Sotto Voce’s First Derivative of Clarke’s Third Law:
“Any sufficiently complex system is indistinguishable from randomness.”
Sotto Voce is the quieter side of Active Voice Editorial Consulting, which, in turn, is Paul Lagasse. Here is where I express my non-professional writing self, and play with ideas that move me, that affect my perception, that change my approach to life and living — or that otherwise just momentarily distract me. Think of Sotto Voce as the very messy workbench of a fellow who writes.
Hey, didja know I wrote a book? And a novella? I also finally came out of the speculative fiction closet and started an online sf zine with my friend Gary Lester. I also published my first completed Channel 37 serial, which has a blimp in it.
For the best period of my professional life, I was a beat reporter at a local paper. After I left the paper, I ran a news blog for a year before moving away. This kind of sums it up for me:
“A person whose financial requirements are modest and whose curiosity, skepticism, and indifference to reputation are outsized is a person at risk of becoming a journalist.” — Louis Menand.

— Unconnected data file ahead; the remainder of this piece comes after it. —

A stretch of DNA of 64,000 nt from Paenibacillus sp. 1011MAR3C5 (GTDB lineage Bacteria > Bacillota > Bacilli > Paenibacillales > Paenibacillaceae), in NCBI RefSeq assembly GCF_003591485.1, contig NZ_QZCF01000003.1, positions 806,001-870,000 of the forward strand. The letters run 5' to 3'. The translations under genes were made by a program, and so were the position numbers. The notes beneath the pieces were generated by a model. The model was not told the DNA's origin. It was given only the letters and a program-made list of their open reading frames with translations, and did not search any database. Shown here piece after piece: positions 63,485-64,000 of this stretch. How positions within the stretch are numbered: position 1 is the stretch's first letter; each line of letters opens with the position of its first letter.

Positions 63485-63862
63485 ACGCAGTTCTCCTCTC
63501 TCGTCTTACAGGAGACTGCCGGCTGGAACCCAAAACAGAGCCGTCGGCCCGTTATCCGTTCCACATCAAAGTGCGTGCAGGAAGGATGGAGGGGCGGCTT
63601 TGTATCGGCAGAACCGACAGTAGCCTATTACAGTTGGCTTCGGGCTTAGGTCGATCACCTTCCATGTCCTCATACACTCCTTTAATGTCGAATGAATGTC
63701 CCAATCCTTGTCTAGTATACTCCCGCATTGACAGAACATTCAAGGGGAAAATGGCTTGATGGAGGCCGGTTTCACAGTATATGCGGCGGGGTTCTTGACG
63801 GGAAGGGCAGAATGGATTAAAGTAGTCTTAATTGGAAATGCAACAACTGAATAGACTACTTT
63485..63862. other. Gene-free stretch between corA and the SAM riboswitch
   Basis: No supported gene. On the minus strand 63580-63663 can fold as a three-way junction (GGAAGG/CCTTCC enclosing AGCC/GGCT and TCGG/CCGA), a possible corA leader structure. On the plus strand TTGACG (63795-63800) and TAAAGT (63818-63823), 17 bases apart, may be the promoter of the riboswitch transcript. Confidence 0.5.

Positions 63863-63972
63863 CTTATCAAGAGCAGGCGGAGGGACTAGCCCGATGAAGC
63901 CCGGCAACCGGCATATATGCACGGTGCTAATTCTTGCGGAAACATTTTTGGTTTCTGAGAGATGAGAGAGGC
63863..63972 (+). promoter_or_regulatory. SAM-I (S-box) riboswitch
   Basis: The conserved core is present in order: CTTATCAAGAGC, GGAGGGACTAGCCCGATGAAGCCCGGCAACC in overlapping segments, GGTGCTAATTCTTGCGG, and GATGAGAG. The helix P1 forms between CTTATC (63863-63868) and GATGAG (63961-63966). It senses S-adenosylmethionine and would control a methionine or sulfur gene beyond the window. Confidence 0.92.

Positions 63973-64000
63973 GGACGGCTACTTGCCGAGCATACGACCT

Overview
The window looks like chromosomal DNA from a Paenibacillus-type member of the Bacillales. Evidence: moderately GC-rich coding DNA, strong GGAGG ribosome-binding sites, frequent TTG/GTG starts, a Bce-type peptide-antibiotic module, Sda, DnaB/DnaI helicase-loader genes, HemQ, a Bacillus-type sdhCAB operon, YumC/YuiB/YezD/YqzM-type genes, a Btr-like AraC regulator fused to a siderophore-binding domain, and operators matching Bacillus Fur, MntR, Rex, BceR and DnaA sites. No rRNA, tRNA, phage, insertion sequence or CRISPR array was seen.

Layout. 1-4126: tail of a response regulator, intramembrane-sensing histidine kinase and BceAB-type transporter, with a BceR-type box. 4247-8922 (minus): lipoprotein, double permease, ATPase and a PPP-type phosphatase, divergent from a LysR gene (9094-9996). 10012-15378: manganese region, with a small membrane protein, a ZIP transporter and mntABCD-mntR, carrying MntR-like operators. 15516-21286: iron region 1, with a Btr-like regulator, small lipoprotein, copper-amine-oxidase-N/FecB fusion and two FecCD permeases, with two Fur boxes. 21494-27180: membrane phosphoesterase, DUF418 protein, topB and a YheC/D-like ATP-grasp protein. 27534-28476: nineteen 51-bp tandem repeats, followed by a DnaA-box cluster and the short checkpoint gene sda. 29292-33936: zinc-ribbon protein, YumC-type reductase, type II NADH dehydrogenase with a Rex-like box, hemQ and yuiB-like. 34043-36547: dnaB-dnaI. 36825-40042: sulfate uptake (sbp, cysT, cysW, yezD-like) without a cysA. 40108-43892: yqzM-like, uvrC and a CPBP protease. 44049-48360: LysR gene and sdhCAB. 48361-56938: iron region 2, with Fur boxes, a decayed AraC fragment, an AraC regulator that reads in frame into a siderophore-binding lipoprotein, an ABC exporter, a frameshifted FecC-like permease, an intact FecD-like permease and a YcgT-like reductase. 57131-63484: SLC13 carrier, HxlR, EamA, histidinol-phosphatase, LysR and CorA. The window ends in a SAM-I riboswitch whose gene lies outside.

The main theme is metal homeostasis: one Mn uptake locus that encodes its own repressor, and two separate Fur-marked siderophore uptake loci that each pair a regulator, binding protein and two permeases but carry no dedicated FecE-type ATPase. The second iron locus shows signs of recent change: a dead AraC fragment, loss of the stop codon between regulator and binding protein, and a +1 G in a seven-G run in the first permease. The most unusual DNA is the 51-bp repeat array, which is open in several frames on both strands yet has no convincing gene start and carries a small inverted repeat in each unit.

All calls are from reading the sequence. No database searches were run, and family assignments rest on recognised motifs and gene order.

The Birthplace of “Typecasting”
Inspired by the blog Papercasting.net 2.0 (motto: “Dead Trees Delivered Digitally”), Paul Lagasse of Sotto Voce coined the term “typecasting” back in September 2005 in this post as a tongue-in-cheek way to describe the art of blogging with scanned typescript. Originally, typecasting was just a way to play around with written forms (Sotto Voce had also previously featured scans of handwritten text), but it quickly became the preferred method for putting up new content on the site.
Richard Polt of the Classic Typewriter Page included the term in his link to Sotto Voce. The following year, he mentioned typecasting by name in an NPR feature story about the lost art of typewriter repair. Since then, the term has since gradually caught on among bloggers who use typewriters. Recently, the Classic Typewriter Page’s links page even broke out typecasting as a separate category, calling it “an increasingly popular form of blogging.” And now it’s listed on Wikipedia, which I guess makes it official.
Sotto Voce was certainly not the first blog to do scanned typed text, and it sure isn’t (by any stretch) the best site out there using it — just look at the great links to the right for example — but I just thought it worth commemorating here that Sotto Voce did contribute in that one small way to the paper revolution. (And many thanks to Welcome to the Typosphere for kindly posting a historical marker on the spot alongside the information superhighway to commemorate it!)
Public Pool Rules Apply
In an effort to discourage the propagation of what John E. McIntyre calls “. . . that characteristic feature of the Internet, the combination of ignorance with effrontery,” Sotto Voce has adopted a commenting policy based (with kind permission) on the policy developed by Nerdy Feminist. The policy is pretty simple and is designed to support a safe space for discussion and idea exchange.